The students agreed that food security largely impacts the overall well-being of the campus population. The post-secondary environment was not only a place to learn about a specific discipline, but also for broader personal development in learning life skills, such as preparing healthy meals on a budget. Academic institutions have an opportunity to facilitate this growth, as well as supporting groups who may need financial assistance.

What can students do? Where does the university step in?

The students expressed that food insecurity amongst students is a systemic issue driven by high food prices and tuition costs. Various initiatives, such as budgeting workshops and improving food illiteracy, are amongst their list of strategies to improve awareness and education on the topic. One student mentioned that “although workshops do not solve the root cause of student food insecurity, this is the most that can currently be done in [our] reach and we are interested in doing more with university administration”.

Is there a place for collaboration with other student groups or university staff?

Students agreed that collaboration is essential to improve the overall campus food system. While PUSH/MX focuses on empowering students to make change in improving food security on campus, overlapping goals and priorities with other groups creates a unique opportunity for resource sharing and creating a louder voice. The lack of collaboration between administration and students due to hesitancy to change is a major barrier. Food security issues require larger system-level change to the surrounding environment and greater collaboration is beneficial to address this issue.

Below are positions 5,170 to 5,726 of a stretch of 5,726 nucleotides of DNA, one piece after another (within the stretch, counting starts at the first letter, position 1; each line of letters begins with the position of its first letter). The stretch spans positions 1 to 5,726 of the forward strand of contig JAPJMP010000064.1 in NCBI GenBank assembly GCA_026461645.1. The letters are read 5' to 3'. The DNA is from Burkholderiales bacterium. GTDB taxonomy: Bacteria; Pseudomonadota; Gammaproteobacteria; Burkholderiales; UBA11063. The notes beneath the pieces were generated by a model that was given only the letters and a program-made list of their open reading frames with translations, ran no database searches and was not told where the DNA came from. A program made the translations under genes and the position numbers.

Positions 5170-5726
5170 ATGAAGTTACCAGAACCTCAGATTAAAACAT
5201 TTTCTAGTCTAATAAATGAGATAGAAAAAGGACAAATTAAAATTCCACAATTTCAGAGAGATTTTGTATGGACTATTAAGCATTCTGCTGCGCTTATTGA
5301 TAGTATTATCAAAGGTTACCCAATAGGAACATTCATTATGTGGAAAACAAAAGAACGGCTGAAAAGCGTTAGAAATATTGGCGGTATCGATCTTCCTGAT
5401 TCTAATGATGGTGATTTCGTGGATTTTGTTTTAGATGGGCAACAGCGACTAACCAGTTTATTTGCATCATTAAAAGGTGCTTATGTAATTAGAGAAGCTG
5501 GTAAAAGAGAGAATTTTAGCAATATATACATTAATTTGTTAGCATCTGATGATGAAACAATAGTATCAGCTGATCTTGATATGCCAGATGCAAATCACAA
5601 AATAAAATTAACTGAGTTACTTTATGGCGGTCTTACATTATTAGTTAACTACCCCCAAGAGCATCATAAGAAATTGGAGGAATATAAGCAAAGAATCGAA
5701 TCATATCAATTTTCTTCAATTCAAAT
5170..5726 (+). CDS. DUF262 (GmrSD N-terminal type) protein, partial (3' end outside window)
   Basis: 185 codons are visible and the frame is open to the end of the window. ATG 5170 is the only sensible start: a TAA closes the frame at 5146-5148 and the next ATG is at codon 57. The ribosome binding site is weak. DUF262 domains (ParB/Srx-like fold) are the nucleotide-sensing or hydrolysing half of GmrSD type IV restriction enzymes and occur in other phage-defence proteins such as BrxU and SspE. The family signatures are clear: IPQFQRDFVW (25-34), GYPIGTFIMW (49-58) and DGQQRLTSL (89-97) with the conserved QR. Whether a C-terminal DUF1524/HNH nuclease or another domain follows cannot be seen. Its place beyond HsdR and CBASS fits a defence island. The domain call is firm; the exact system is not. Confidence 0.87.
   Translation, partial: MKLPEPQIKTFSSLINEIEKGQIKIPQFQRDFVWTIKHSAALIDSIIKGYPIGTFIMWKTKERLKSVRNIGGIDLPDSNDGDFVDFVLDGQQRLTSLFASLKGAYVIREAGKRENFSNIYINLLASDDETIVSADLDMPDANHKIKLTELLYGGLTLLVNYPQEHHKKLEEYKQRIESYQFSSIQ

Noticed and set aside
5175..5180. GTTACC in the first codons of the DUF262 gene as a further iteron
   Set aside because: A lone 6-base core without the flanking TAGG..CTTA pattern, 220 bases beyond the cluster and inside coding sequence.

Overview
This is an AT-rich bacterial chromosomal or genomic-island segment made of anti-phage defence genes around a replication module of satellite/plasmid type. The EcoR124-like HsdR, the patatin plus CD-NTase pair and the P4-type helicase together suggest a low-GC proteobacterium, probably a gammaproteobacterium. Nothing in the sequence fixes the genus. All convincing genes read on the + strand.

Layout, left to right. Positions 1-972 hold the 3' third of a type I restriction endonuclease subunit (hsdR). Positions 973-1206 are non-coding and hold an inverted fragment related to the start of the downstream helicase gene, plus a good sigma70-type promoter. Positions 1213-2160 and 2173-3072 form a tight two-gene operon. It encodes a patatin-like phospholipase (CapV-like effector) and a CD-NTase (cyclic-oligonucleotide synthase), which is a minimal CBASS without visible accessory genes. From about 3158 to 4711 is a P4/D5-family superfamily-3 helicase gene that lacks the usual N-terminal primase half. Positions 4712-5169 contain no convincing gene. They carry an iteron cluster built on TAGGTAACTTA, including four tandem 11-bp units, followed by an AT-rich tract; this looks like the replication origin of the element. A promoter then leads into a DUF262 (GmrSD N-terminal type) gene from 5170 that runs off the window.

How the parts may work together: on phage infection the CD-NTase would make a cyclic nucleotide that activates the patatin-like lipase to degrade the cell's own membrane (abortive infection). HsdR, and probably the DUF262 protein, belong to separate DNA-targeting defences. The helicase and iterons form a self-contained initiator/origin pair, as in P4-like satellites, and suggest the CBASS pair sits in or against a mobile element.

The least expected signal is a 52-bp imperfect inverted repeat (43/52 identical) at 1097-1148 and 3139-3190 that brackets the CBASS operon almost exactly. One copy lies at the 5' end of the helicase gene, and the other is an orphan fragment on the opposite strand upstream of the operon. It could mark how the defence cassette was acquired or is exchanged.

Bringing It All Together (Meatless Mondays and PUSH)

Both Meatless Mondays and PUSH are driven by passionate students who are tackling food system challenges on the University of Waterloo campus from a bottom-up approach. The groups expressed the power of student voice when advocating for food insecurity and the promotion of sustainable food options. However, there is a need for collaboration between university administration and key working groups to leverage greater change on campus. While the challenges of the food system are vast, universities and the surrounding community are an ideal leverage point to tackle food insecurity and sustainability, given the passion for change demonstrated by our leaders of tomorrow.

Allana

I have a PhD in population health from the University of Ottawa looking at why children are sedentary, the difference between types of sedentary behaviour (as you’d expect screen time is much worse than reading a book!) and what we can do about it in Canada, and around the world. I completed my master’s at Queen’s University in kinesiology and epidemiology, and graduated from Acadia University with a double major in biology and kinesiology. I am also a Certified Exercise Physiologist with the Canadian Society for Exercise Physiology, a Clinical Exercise Specialist with the American College of Sports Medicine and a Physical Activity in Public Health Specialist with the American College of Sports Medicine/National Physical Activity Society. I love to be active, especially when I get to be outside and especially when I get to explore a new city!